The Chinese Confucian would have thought that somebody like Bertrand Russell was an absolute fool because he deliberately chopped away at the basis of what he called false superstitious beliefs and left the ordinary man with nothing to guide him. Russell had his own ideals; they were highly abstract. The Confucian would have regarded Russell as very foolish. Russell says, “Well, they’re unhelpful and often destructive superstitions. Of course, you can have the sight of the worship of God. You could have other forms of worship. For instance: this – I think I have always felt that there were two levels. One, that of science and common sense and another: terrifying, subterranean and periodic, which in some sense held more truth than the everyday view. You might call this Satanic mysticism. I’ve never been convinced of its truth but at moments of intense emotion it overwhelms me”. Well, of course, that really would be destructive, that sort of belief, but that was written by Russell. Behind all this modern critical objectivity and the study of the effects, good and bad, of religion there was this – a Satanic mysticism. It hasn’t really been noticed by his biographers but it was published in the book of letters called “Dear Bertrand Russell”. “You might call this Satanic mysticism. I’ve never been convinced of its truth but in moments of intense emotion it overwhelms me”. There is, behind the apparently objective assessment, something else. The Confucian gentleman was quite well aware that people would worship. It would just depend on what they were worshipping, and they thought that the traditional forms of worship would be the superior one.
Torei said that reincarnation is a fact. He says you can be calm. You should control your actions by realising what the consequences of them will be in future lives. Then he says, now, the six paths, that’s these paths of animals and so on, and one of them is the human path and another, there’s a path in heaven and he says that these paths are not only things apart from this life. In a single day we are arising and sinking in them now. When the heart becomes straightforward and without sin, it is human. When anger arises against those who differ in their views, that is a demon. When there is sticking attachment to what I like, it is a hungry ghost. When thinking things over if the mind is closed, that is animal. If one is fully aware but cannot stop grasping and blazing up, attacking others and destroying things, that is hell. All this is said to be leaving the path of man and creating what becomes these grease and smears over the mind. When there is a time when one is not concerned about things, when his feeling becomes pure then, though his body is in the world of men, his heart is, so to say, sporting in heaven. Even so, this is not the end. He has to transcend and go above all the six paths and become a bodhisattva and then aim to become a buddha. When he speaks of the different paths there is a comment about those who practise for themselves and those who practise for others: the so-called lesser path and the greater path, but finally, he says, we must aim at buddha-hood. There is one nature of all the buddhas where the man has realised it, the one nature shines forth and at even the shadow of such a man the demons run in all directions.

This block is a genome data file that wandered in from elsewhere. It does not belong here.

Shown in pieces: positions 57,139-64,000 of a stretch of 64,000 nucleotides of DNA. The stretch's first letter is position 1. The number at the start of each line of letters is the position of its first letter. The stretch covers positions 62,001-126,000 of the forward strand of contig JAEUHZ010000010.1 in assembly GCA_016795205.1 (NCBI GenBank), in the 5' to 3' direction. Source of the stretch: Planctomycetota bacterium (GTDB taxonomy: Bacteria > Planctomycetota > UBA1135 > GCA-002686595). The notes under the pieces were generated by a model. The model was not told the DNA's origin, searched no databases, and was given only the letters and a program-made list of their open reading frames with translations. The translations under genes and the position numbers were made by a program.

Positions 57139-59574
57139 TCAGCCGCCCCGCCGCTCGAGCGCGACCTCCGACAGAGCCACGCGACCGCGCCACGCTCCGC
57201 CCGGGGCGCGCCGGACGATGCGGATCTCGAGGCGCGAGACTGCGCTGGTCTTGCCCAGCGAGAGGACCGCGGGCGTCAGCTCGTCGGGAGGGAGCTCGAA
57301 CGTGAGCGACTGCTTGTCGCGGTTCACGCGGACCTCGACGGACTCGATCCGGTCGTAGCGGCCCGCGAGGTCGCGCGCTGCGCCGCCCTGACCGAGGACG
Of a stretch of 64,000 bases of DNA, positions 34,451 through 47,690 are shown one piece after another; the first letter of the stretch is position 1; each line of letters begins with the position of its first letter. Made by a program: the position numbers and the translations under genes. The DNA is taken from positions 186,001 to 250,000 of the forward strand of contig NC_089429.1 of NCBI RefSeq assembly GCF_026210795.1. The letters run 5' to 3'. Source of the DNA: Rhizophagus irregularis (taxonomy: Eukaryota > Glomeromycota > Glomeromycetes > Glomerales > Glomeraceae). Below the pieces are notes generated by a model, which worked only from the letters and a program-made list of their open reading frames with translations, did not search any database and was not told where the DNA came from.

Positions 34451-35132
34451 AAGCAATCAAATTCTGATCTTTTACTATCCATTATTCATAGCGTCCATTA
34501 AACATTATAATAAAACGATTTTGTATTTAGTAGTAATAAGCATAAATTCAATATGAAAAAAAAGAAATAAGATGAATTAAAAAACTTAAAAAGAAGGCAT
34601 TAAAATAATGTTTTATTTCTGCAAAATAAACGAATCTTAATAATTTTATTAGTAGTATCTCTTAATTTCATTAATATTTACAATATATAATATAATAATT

One of the points in Buddhism is humility and it is hinted at in this text and brought out more clearly in some others. It is not necessary to practise humility. You only have to look a little wider at the facts then your pride will disappear. Any little successes we have are in a tiny little sphere and if we just look outside that sphere we won’t have difficulty with thinking of ourselves as great in any way. These things are based on illusions. It is not a crime to have some illusions but it is quite a disadvantage if they’re clung to. When I look up sometimes some of these difficult characters there is a book of Chinese Buddhist terms, a dictionary of them, about this (demonstrates thickness) thick. My book is thicker. I bought that when I was in my thirties and I was thinking of going into doing some translation in Buddhism. Apparently a great scholar had just died. Before he died he’d ordered the bookseller to rip up this dictionary and then interleave it with white pages so that you got a page of the dictionary and then a blank white page and then another page of the dictionary and then another blank white page and, of course, the thickness of the book doubled. Well, when I was looking for a dictionary of Chinese Buddhist terms in my early thirties the bookseller I suppose knew his customer. He said, “This book is interleaved and it means when you are looking up things you’ll be able to write in additions and amendments”. I thought, ‘Yes, corrections. Corrections!’ It was a long time ago. Well, I use it a certain amount but it became embarrassing because I’d nothing to write in. I didn’t actually know anything at all and then a great Chinese scholar gave me rather a rare Chinese text which surfaces every few centuries according to Needham, but the editor of this last one, had put in, as an appendix, a glossary of the Chinese Taoist terms which are rather unusual. Some of them are Buddhist and some of them are not. When I saw this I thought ‘Oh, yes!’ so I started copying them in my book. These blank pages were so embarrassing. When I prepare for a talk I open this book and look at one or two of these entries and it makes me realise one’s pride turns into complete ignorance. You realise – it has a certain childish charm to it – that there is no basis there of anything at all.
© Trevor Leggett
Titles in this series are:
Part 3: The facing inward of the Buddhas
Part 6: The Cat and the Krait
Part 8: Picture of Bodhidharma